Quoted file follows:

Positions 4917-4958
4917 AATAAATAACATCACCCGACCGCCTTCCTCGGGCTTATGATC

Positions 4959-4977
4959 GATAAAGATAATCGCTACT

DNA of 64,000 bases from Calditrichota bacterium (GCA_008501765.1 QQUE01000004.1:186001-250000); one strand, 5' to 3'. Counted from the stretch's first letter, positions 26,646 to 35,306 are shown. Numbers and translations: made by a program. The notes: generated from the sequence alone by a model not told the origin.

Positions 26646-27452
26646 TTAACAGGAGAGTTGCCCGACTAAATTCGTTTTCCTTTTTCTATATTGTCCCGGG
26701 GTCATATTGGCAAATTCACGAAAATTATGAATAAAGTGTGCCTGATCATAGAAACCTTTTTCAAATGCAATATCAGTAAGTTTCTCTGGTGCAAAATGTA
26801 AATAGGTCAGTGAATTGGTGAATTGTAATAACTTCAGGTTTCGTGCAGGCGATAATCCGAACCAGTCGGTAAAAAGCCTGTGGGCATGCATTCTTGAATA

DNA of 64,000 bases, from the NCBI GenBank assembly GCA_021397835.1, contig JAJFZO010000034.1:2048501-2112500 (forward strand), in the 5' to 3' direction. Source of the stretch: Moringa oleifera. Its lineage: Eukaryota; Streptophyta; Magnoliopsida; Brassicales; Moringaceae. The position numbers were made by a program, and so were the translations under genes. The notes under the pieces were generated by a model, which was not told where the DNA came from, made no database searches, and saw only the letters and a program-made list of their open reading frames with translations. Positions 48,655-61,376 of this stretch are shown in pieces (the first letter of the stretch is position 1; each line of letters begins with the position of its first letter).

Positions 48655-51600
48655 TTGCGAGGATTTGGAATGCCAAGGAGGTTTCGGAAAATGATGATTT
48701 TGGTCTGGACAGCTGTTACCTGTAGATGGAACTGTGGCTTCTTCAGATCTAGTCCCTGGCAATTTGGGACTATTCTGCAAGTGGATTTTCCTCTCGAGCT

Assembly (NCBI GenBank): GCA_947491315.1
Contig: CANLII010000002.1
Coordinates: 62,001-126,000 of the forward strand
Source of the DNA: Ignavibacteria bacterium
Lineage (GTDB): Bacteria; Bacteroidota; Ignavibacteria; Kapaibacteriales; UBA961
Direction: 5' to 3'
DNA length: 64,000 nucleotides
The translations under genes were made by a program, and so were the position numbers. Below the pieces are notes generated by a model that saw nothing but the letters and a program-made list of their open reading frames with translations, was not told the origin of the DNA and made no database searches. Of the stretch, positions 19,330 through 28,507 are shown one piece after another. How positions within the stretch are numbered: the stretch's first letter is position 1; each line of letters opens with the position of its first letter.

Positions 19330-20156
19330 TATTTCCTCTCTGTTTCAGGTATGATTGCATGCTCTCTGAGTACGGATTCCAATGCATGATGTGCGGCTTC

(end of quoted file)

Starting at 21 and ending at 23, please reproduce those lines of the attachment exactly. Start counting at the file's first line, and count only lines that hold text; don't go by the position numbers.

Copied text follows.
The translations under genes were made by a program, and so were the position numbers. Below the pieces are notes generated by a model that saw nothing but the letters and a program-made list of their open reading frames with translations, was not told the origin of the DNA and made no database searches. Of the stretch, positions 19,330 through 28,507 are shown one piece after another. How positions within the stretch are numbered: the stretch's first letter is position 1; each line of letters opens with the position of its first letter.

Positions 19330-20156
19330 TATTTCCTCTCTGTTTCAGGTATGATTGCATGCTCTCTGAGTACGGATTCCAATGCATGATGTGCGGCTTC